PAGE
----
y the time the 1990s came to a close, the Malaysian actress Michelle Yeoh wasn’t just a staple in the action genre — she was also, arguably, its queen bee. From the moment her career began in the mid-1980s, she’d proven herself inclined to align herself with the category. Her first acting role, though a small one, was in The Owl vs. Bombo, a 1984 action thriller. In no time, Yeoh, who for a time went by Michelle Khan, was headlining her own features. By 1985, she found her name atop scores of marquees with Yes, Madam, a Cynthia Rothrock co-starrer that
June 19, 2018
1 Hr., 55 Mins.
ollowing the one-two punch of Tomorrow Never Dies and 2000’s esteemed wuxia film Crouching Tiger, Hidden Dragon, the latter of which found Yeoh soaring, the actress’s all-important presence in the action genre has undeservedly diminished. Although she’s maintained a partiality toward working prolifically, the aughts and beyond have mostly seen Yeoh taking on a supporting role — a legend gracing us with her presence just to remind us of the greatness of her past. (Two thousand ten’s high-flying Reign of Assassins, which saw many comparisons to Crouching Tiger, made for an exception to this trend, though.)
One such example comes in the form of 2010’s intermittently excellent True Legend, a frenetic revenge film that kicks off as an airtight, authoritatively fantastical feature that eventually is fattened by a capped-on, 40-minute-long second ending that does little to justify its existence.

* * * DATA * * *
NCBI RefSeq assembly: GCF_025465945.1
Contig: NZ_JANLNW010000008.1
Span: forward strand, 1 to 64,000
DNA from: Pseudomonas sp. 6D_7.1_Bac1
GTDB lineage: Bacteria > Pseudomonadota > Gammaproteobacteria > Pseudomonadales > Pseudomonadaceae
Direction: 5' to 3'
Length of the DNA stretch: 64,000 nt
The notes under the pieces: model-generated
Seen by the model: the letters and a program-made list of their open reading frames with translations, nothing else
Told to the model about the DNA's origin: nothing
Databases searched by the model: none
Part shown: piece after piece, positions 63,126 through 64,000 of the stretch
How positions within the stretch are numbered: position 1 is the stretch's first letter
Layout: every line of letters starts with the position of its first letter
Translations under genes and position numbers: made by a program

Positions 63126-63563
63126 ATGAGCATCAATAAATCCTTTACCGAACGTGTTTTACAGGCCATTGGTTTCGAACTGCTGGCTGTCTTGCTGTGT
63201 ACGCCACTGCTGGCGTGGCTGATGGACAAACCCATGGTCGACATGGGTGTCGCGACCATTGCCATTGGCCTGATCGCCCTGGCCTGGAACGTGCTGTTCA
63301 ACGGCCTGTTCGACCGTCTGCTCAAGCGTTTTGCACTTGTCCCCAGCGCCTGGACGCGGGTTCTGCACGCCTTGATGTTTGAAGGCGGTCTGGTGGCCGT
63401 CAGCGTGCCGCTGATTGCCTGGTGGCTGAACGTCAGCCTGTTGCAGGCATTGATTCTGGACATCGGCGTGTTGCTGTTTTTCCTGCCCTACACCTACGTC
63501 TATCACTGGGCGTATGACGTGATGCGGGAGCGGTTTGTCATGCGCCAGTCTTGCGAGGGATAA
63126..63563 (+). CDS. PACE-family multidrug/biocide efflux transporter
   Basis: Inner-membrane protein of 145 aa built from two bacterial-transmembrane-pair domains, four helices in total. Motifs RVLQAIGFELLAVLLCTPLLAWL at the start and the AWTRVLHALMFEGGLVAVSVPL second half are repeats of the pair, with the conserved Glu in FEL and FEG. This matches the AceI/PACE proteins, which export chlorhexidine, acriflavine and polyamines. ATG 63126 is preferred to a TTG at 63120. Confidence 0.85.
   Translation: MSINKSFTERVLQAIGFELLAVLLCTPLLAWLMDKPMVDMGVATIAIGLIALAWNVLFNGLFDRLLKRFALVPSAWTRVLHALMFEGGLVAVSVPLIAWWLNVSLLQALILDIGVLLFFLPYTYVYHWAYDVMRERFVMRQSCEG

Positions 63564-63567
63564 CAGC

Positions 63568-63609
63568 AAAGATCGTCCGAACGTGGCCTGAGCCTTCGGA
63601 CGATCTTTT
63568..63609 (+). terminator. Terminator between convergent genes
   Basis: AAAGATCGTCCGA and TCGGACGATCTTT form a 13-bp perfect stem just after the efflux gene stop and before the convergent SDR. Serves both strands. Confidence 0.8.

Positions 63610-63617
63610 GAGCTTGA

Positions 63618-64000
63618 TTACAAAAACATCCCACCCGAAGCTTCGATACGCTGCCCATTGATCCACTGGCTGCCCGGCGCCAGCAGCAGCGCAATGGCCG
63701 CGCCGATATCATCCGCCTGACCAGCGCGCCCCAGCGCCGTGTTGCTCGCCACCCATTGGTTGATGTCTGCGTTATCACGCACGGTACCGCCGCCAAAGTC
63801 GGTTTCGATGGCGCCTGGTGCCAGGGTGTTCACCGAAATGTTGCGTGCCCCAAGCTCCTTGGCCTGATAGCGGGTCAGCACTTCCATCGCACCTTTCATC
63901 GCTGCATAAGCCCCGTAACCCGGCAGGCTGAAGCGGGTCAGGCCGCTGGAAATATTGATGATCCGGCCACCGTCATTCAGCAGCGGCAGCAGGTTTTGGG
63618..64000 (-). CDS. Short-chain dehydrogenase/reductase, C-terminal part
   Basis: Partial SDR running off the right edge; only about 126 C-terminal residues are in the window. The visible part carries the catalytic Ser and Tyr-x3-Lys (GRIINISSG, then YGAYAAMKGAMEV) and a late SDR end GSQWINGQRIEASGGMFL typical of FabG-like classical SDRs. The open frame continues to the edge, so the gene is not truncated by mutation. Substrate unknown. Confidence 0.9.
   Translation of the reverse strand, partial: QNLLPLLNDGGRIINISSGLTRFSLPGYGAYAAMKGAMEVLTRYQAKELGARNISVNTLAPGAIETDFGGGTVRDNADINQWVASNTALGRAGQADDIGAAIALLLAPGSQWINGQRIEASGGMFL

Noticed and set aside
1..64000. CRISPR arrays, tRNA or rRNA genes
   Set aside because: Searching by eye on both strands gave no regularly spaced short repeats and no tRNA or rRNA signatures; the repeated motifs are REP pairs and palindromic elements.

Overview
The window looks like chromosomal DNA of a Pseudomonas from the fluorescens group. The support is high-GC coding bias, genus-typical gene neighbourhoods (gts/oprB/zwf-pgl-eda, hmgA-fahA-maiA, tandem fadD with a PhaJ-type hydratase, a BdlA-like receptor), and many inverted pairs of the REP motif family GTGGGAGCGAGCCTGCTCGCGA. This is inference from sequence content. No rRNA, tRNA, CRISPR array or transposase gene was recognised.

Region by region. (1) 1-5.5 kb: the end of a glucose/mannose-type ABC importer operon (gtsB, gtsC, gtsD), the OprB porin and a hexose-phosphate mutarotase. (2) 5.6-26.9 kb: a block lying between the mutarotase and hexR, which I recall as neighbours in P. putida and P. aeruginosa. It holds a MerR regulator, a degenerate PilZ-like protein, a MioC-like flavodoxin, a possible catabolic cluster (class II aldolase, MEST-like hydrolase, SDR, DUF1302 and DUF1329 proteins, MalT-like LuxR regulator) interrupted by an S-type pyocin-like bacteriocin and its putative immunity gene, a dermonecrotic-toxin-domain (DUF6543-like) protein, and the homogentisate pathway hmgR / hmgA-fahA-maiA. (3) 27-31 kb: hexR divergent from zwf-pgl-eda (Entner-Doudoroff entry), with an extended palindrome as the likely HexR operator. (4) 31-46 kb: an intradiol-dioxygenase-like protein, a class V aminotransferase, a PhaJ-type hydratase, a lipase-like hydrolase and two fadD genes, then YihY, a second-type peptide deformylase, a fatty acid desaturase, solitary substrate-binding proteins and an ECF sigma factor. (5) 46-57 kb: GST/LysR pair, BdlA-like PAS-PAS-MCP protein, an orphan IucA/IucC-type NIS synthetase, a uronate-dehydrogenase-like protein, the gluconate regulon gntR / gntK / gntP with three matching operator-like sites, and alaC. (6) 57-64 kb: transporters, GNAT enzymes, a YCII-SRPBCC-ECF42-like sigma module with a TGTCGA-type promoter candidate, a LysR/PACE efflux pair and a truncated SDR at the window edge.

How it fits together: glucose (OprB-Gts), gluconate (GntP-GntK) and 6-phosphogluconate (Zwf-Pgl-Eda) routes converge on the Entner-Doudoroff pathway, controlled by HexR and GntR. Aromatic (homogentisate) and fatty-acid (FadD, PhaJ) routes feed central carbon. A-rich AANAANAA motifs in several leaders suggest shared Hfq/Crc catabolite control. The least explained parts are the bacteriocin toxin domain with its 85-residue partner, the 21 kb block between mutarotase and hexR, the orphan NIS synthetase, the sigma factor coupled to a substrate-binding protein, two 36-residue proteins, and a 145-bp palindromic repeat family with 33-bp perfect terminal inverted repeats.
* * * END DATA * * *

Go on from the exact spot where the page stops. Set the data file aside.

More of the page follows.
Here, Yeoh is demoted to acting as a wizened herb specialist and wine maker who comes into our protagonist’s life while he’s in the throes of agony. She is second fiddle, and arguably ancillary, to the main plot, which mostly circles about a years-in-the-making family feud and its bloody repercussions. The feature predominantly follows Su (Vincent Zhao), a general seeking vengeance after his wan, embittered stepbrother, Xiao (Zhou Xun), leaves him for dead following a brutal fist fight. (Yeoh comes in to save the day right after Su is, you know, left for dead.)
Take away the final act and True Legend is a convincing, terse foray in the revenge movie genre, replete with as many masterly fight sequences as discomfiting instances of slow-motion editing and discounted computer-generated imagery. For about 80 minutes, the film is an economic, entertaining crisis fest. But then another ending comes about — in which we see Su and his young son struggling to live following the completion of the movie-long revenge story — and then tedium becomes more a mainstay than the intricate ‘do Su sports for the feature’s earlier part. Such is what you get when you underutilize the always-spectacular Yeoh, I suppose.
But even in spite of how sporadically she’s come to be smartly directed, Yeoh has had a decent late-2010s. She starred in the long-awaited sequel to Crouching Tiger —Crouching Tiger, Hidden Dragon: Sword of Destiny — in 2016; made a memorable cameo in the 2017 Guardians of the Galaxy sequel; and will prominently be featured in the upcoming, highly anticipated romantic comedy Crazy Rich Asians. But one thinks about her eventful 1990s and wonders: Will Yeoh ever command the action genre quite so powerfully again? Movies like Tomorrow Never Dies make us hope so; films akin to True Legend underscore worry.
Tomorrow Never Dies B+
True Legend C+